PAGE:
Kim Jong Un's sister in historic visit to South Korea

North Korean leader Kim Jong Un's younger sister arrived in South Korea on Friday to begin an unprecedented three-day visit in which she will attend the opening ceremony of the Pyeongchang Winter Olympics and then sit down with South Korean President Moon Jae-in for a luncheon at the presidential Blue House in Seoul.

North Korean leader Kim Jong Un's sister joined athletes and officials from around the world at the South's Winter Olympics Friday, the first member of Pyongyang's ruling dynasty to set foot in its rival since the Korean War.

Kim Yo Jong was part of a diplomatic delegation led by ceremonial head of state Kim Yong Nam -- the highest-level North Korean official ever to go to the South -- as the Games trigger a diplomatic rapprochement between the rivals.

Ahead of the opening ceremony the South's President Moon Jae-in shook hands with Kim Yong Nam at a leaders' gathering in Pyeongchang, but Seoul's Blue House said US Vice President Mike Pence did not and left before the event ended.

Both Washington and Tokyo are regularly threatened by Pyongyang, but Japanese Prime Minister Shinzo Abe did shake hands and exchange words with Kim, Seoul's spokesman said.

Moon is scheduled to have lunch with the Pyongyang delegation on Saturday.

Their white Ilyushin-62 jet, marked in Korean script "Democratic People's Republic of Korea", the North's official name, and its tailfin emblazoned with a Northern emblem, touched down earlier at Incheon airport near Seoul, in a rare direct flight between the two halves of the divided peninsula.

The last member of the Kim family to set foot in Seoul was Yo Jong's grandfather Kim Il Sung, the North's founder, after his forces invaded in 1950 and the capital fell.

Three years later the conflict ended with a ceasefire rather than a peace treaty, leaving the two sides technically in a state of war.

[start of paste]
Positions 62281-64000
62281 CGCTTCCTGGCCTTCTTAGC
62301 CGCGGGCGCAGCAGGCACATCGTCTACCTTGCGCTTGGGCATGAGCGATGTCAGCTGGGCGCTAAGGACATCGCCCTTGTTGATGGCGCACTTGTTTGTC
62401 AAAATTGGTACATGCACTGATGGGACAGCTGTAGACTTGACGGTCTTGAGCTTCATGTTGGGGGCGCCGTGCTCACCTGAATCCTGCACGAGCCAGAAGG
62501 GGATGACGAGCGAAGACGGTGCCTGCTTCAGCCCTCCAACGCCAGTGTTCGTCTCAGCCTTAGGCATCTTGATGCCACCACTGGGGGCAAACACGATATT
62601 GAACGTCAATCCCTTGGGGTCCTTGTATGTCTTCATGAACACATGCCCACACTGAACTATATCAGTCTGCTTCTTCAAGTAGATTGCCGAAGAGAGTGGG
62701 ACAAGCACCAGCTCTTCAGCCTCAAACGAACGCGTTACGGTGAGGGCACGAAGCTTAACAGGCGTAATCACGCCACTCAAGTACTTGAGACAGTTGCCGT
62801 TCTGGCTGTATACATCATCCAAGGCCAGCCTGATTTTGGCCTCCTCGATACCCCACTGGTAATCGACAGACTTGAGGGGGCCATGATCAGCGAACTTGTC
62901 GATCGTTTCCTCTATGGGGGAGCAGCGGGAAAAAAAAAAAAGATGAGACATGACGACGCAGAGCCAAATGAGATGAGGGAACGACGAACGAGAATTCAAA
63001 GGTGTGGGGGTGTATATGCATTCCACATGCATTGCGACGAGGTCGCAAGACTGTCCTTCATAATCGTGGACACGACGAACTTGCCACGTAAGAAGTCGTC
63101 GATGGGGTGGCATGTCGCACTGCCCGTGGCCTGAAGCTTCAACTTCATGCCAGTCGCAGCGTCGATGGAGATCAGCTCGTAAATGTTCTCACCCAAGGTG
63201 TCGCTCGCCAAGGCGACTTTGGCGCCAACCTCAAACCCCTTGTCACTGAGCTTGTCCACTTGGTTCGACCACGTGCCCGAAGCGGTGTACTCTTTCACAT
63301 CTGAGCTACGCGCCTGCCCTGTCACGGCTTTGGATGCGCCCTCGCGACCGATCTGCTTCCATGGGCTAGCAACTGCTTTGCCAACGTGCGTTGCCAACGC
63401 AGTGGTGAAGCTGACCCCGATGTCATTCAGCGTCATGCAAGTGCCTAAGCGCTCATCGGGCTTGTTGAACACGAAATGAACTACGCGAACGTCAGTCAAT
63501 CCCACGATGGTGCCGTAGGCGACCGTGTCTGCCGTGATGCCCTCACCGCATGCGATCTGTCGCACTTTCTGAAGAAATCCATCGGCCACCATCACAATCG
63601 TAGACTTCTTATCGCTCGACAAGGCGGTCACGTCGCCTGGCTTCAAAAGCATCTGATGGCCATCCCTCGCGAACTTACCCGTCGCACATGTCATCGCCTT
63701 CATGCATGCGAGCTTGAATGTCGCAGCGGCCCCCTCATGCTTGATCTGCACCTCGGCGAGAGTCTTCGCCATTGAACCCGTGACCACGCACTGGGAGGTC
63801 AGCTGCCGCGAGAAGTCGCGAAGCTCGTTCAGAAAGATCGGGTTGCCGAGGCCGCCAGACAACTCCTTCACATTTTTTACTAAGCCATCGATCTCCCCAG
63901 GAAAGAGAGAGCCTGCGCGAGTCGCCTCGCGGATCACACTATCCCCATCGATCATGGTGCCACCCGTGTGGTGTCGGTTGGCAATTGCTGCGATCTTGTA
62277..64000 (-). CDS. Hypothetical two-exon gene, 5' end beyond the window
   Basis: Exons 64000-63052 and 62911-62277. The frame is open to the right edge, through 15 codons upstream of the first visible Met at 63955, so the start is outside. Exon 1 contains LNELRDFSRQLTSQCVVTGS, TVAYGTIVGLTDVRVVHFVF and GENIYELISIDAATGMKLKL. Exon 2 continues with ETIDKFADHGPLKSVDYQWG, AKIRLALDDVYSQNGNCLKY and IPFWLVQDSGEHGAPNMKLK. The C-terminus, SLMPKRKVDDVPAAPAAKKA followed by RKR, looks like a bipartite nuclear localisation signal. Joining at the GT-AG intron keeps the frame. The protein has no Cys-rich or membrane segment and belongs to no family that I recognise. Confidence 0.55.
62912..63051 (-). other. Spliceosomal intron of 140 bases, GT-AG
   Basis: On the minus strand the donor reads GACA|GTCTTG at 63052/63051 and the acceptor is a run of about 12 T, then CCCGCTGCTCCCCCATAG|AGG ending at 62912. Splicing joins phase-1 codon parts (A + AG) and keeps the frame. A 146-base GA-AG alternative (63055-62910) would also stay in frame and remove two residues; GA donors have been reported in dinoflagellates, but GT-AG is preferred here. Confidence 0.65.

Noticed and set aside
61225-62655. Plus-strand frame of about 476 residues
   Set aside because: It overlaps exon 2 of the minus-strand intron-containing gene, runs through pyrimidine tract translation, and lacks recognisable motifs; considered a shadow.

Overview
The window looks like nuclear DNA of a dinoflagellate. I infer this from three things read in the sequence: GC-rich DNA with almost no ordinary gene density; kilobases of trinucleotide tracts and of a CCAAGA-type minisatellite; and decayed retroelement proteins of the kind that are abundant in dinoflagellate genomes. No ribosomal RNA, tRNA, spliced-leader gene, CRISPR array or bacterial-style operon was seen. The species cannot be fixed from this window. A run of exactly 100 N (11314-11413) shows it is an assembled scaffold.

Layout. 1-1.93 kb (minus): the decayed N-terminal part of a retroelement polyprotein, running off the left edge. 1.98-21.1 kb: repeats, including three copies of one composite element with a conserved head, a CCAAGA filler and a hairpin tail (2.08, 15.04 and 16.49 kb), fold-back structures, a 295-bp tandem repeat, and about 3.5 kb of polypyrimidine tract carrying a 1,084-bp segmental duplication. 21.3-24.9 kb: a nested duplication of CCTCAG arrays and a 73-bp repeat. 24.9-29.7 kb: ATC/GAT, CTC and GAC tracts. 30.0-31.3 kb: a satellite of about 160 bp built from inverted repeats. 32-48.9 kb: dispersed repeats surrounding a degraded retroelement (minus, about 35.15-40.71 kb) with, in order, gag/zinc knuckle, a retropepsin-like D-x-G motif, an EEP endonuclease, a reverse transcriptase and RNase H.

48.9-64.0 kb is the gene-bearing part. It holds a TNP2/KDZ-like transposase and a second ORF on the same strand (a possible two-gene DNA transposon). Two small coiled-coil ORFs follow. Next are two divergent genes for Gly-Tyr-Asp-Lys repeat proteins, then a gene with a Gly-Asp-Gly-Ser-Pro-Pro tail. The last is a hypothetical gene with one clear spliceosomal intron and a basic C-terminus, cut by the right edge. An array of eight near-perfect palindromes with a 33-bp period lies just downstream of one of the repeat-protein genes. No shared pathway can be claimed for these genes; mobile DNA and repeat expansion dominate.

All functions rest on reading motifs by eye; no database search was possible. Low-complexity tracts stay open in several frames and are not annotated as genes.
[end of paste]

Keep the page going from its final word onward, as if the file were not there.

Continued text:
Now the North is subject to multiple rounds of UN Security Council sanctions over its banned nuclear weapons and ballistic missile programmes, while the democratic South has risen to become the world's 11th-largest economy.

Kim Yong Nam and Kim Yo Jong, both of them in dark coats with fur collars, were met at the airport by the South's unification minister and other officials, exchanging pleasantries about the cold weather.

The leader's sister looked relaxed, smiling calmly as she talked with them, before making her way through the terminal, with four bodyguards surrounding her closely, to take a high-speed train to Pyeongchang.

The delegation's trip is the diplomatic high point of a Games-driven rapprochement between the two Koreas, with the dovish Moon pushing a "peace Olympics" that will open a door for dialogue to alleviate tensions and seek to persuade Pyongyang to give up its atomic ambitions.

But all eyes are on Yo Jong -- a key member of the Kim dynasty that has ruled the impoverished, isolated nation with an iron fist and pervasive personality cult over three generations.

The family are revered in the North as the "Paektu bloodline", named after the country's highest mountain and supposed birthplace of the late leader Kim Jong Il.

Many analysts suggest Yo Jong may be carrying a personal message to Moon from her brother.

- 'CHARM OFFENSIVE' -
Tensions have been high on the peninsula since last year when the North staged its sixth and most powerful nuclear blast and test-fired intercontinental ballistic missiles (ICBMS) capable of reaching the US mainland.

Leader Kim and US President Donald Trump exchanged threats of war and personal insults, sparking global alarm and fears of a new conflict on the peninsula.

But Kim abruptly announced a plan to send athletes and high-level delegates to the Pyeongchang Winter Games in his new year speech, setting in motion a flurry of cross-border talks and trips.

The announcement -- following months of cajoling by Seoul -- is seen as a bid to defuse tensions and seek a loosening of the sanctions against it.

The North has sent a total of 22 athletes plus hundreds of cheerleaders and artistes for the Olympics and a state orchestra gave one of two planned concerts in the South on Thursday to a packed audience.

But Pyongyang also held a military parade the same day, displaying its hulking ICBMs in Kim Il Sung Square in a show of strength, and the diplomatic manoeuvres have met a backlash in the South, with many accusing Seoul of making too many concessions to its wayward neighbour.

Conservative activists also accused Pyongyang of "hijacking" the Games and have held angry protests, burning images of Kim Jong Un or the North's national flag.

US Vice President Pence -- who has not ruled out a meeting with the North's delegates -- on Friday called Pyongyang "the most tyrannical regime on the planet" as he met defectors at a memorial to the Cheonan, a South Korean corvette that sank in 2010, killing 46 sailors.

An international investigation concluded it had been torpedoed by a North Korean submarine, a charge Pyongyang denies.

Pence intended to counter "what Prime Minister Abe rightly called a 'charm offensive' around the Olympics" by the North, he said.

His objective was "to stand up for the truth", he said, "and to recognise that whatever images may emerge against the powerful backdrop and idealism of the Olympics, North Korea has to accept change."